Resolution of bilateral moyamoya associated collateral vessel aneurysms: Rationale for endovascular versus surgical intervention.

Amin-Hanjani S, Goodin S, Charbel FT, Alaraj A - Surg Neurol Int (2014)

(a) CT scan of the brain demonstrating diffuse subarachnoid hemorrhage with intraventricular extension into the right temporal horn. (b, c) Right internal carotid artery (ICA) digital subtraction angiography (DSA) anterio-posterior (AP) view and lateral view, demonstrating advanced moyamoya disease with right middle cerebral artery (MCA) occlusion and collaterals originating from the ICA partially reconstituting the MCA. There is a 3-mm aneurysm seen on one of the thalamostriate vessels (arrow). (d) Fluoroscopic image of the skull (AP view) post n-BCA glue embolization of the thalamostriate aneurysm along with the feeding vessel. The aneurysm is filled with n-BCA glue cast (arrow). (e) AP view of right ICA DSA post n-BCA embolization. The aneurysm is completely obliterated (arrow: location of obliterated aneurysm)
© Copyright Policy - open-access
Related In: Results  -  Collection

License
Show All Figures
getmorefigures.php?uid=PMC4109168&req=5

Figure 1: (a) CT scan of the brain demonstrating diffuse subarachnoid hemorrhage with intraventricular extension into the right temporal horn. (b, c) Right internal carotid artery (ICA) digital subtraction angiography (DSA) anterio-posterior (AP) view and lateral view, demonstrating advanced moyamoya disease with right middle cerebral artery (MCA) occlusion and collaterals originating from the ICA partially reconstituting the MCA. There is a 3-mm aneurysm seen on one of the thalamostriate vessels (arrow). (d) Fluoroscopic image of the skull (AP view) post n-BCA glue embolization of the thalamostriate aneurysm along with the feeding vessel. The aneurysm is filled with n-BCA glue cast (arrow). (e) AP view of right ICA DSA post n-BCA embolization. The aneurysm is completely obliterated (arrow: location of obliterated aneurysm)
Mentions: A 43-year-old female presented to the hospital after being found unresponsive with preceding complaints of headaches and dizziness. Upon arrival, a computed tomographic (CT) scan of the head revealed a deep right-sided hemorrhage in the region of the posterior limb of the internal capsule with extensive intraventricular extension [Figure 1a] and parenchymal extension. Her examination demonstrated dense left hemiparesis, affecting the arm more than the leg. An angiogram demonstrated findings of advanced MMD and a small 5 mm right distal thalamostriate branch aneurysm, which was consistent with the source of the hemorrhage [Figure 1b, c]. It was felt that the distal territory of this perforator branch had already been affected by the hemorrhagic event and, thus, no longer providing indispensable supply to a functional brain area. The aneurysm was accessed using a Marathon microcatheter (Covidien, Irvine, CA, USA) with the help of a Mirage guidewire (Covidien), and embolized with 20% n-butyl cyanoacrylate glue (n-BCA) (Cordis-Codman, Raynham, MA, USA) in ethiodol oil [Figure 1d]. This resulted in complete obliteration of the aneurysm along with the feeder vessel [Figure 1e]. No further intervention was pursued at that time given the absence of hemodynamic compromise and successful obliteration of the hemorrhage source. The patient demonstrated gradual neurological improvement and was discharged home with stable left hemiparesis, which improved over the course of a year to the ability to ambulate independently with 3/5 distal and 4/5 proximal left upper extremity strength.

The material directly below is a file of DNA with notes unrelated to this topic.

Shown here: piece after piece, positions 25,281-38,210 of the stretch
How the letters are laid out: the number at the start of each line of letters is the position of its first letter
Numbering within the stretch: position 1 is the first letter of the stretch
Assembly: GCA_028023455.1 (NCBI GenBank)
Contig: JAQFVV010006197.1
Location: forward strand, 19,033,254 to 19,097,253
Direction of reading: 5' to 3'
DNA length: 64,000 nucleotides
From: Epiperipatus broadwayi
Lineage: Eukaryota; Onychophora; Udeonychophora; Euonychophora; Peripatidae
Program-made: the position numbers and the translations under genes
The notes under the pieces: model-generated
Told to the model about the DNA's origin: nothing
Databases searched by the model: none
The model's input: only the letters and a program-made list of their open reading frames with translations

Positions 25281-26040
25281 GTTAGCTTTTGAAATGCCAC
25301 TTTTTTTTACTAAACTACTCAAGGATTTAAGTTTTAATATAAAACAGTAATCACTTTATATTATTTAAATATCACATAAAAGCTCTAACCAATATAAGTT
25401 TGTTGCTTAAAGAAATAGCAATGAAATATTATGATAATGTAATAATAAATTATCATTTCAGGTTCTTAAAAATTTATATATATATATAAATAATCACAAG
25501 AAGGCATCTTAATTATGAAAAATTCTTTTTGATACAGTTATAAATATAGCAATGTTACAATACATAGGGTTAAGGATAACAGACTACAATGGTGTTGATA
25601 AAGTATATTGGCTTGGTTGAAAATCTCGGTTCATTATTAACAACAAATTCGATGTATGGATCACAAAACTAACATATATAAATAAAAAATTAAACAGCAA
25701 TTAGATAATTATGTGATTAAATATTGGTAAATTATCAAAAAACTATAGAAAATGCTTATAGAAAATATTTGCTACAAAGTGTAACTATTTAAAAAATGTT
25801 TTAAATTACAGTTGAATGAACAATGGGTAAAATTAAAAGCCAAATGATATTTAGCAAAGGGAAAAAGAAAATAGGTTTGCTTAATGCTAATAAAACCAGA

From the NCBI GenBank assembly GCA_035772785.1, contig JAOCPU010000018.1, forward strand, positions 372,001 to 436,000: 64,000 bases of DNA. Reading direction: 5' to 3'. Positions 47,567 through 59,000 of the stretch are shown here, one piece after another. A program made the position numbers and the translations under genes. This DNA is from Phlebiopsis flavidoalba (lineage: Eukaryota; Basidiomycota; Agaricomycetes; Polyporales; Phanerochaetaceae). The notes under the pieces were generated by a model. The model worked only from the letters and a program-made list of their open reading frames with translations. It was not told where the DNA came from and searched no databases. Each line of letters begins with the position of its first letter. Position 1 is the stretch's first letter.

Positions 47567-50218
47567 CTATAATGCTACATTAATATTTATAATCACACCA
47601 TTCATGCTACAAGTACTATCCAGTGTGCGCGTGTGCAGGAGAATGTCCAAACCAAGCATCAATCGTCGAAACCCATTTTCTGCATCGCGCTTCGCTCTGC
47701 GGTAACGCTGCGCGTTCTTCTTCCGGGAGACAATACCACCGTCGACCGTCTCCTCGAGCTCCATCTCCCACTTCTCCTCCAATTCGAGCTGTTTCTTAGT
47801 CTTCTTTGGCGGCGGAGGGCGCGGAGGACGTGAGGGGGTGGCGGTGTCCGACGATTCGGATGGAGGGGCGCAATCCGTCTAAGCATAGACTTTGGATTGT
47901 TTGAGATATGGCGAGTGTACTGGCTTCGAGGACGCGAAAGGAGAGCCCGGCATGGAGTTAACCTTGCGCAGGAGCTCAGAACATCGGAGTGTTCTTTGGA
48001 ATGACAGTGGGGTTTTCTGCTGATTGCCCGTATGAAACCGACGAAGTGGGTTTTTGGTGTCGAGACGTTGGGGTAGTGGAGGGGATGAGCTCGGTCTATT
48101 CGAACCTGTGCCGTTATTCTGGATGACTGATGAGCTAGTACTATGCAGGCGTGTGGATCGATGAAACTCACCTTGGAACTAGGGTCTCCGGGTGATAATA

Bottom Line: Management of aneurysms associated with deep collateral vessels in moyamoya disease is challenging both from an endovascular and a surgical standpoint.Alternatively, superficial temporal artery-middle cerebral artery bypass is another potential strategy for resolution of these aneurysms.Presented are the findings and management for a patient with moyamoya disease and bilateral deep collateral vessel aneurysms, successfully treated with endovascular obliteration following a right-sided hemorrhage and subsequently with bypass for an unruptured but growing contralateral aneurysm.

View Article: PubMed Central - PubMed

Affiliation: Department of Neurosurgery, University of Illinois at Chicago, 912 S. Wood St., M/C799, Chicago, IL, USA.

ABSTRACT

Background: Management of aneurysms associated with deep collateral vessels in moyamoya disease is challenging both from an endovascular and a surgical standpoint. Difficulties with access or localization, and compromise of the collateral circulation with subsequent ischemia are the primary concerns, making direct obliteration potentially unfeasible or risky. Alternatively, superficial temporal artery-middle cerebral artery bypass is another potential strategy for resolution of these aneurysms.

Case description: Presented are the findings and management for a patient with moyamoya disease and bilateral deep collateral vessel aneurysms, successfully treated with endovascular obliteration following a right-sided hemorrhage and subsequently with bypass for an unruptured but growing contralateral aneurysm.

Conclusions: A rationale and approach to management is outlined, as derived from review of the current literature and the illustrative case with bilateral collateral vessel aneurysms.

No MeSH data available.


Related in: MedlinePlus